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The narrator is immediately awed by the majestic beauty of the house and considers herself lucky to be able to spend the summer living there. However, she still finds “something queer” about the house. She also discusses the house and its beautiful surroundings. The house is solitary, has hedges and walls and gates, smaller houses for gardeners and other workers, and an elegant garden. Still, she feels there is something strange about the house. She attempts to articulate these feelings to John, but he refuses to acknowledge her opinion.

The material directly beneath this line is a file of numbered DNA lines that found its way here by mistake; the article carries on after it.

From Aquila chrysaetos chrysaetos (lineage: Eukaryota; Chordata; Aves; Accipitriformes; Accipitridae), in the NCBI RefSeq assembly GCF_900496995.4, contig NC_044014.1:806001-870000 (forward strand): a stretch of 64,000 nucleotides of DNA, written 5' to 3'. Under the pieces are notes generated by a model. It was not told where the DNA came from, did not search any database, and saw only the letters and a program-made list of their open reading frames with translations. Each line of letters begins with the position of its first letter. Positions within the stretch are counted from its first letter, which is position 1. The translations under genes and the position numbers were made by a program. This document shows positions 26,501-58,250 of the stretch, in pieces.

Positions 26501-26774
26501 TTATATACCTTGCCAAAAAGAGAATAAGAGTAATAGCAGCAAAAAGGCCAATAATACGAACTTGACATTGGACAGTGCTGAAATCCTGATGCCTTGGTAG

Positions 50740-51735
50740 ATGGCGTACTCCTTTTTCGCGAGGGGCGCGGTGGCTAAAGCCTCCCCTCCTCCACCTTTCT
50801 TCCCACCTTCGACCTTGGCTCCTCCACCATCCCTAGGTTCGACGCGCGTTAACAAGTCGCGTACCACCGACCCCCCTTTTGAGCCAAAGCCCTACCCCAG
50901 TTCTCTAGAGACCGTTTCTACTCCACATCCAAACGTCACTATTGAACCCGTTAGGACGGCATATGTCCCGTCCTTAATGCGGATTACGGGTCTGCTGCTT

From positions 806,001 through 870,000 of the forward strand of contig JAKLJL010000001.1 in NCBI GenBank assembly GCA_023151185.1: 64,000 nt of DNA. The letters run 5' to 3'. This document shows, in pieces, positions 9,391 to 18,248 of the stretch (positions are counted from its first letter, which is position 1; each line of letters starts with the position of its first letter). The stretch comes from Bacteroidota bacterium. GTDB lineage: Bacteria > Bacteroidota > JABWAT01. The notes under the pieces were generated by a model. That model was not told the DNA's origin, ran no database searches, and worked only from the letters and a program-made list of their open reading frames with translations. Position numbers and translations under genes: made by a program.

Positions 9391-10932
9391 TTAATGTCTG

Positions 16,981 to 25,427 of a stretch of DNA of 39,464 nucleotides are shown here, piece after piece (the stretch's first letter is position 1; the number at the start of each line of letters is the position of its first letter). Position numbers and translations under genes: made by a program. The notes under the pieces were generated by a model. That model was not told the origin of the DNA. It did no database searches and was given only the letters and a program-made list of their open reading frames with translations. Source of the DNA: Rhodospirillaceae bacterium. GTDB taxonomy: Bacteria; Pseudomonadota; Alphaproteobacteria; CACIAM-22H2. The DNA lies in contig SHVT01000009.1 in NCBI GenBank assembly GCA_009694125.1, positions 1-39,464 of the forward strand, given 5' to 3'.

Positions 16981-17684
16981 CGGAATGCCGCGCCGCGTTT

The narrator is upset about John’s choice of bedroom for her. The narrator prefers a lovely room downstairs that has nice decorations and a window overlooking the garden. However, John argues that the room is too small because it cannot fit two separate beds. He selects instead the nursery room (as indicated by the bars on the windows for children). A big room, the nursery has windows on all sides and allows plenty of sunshine. However, the wallpaper in the room - stripped off in two places - has a hideous, chaotic, yellow pattern, and the narrator can barely stand to look at it.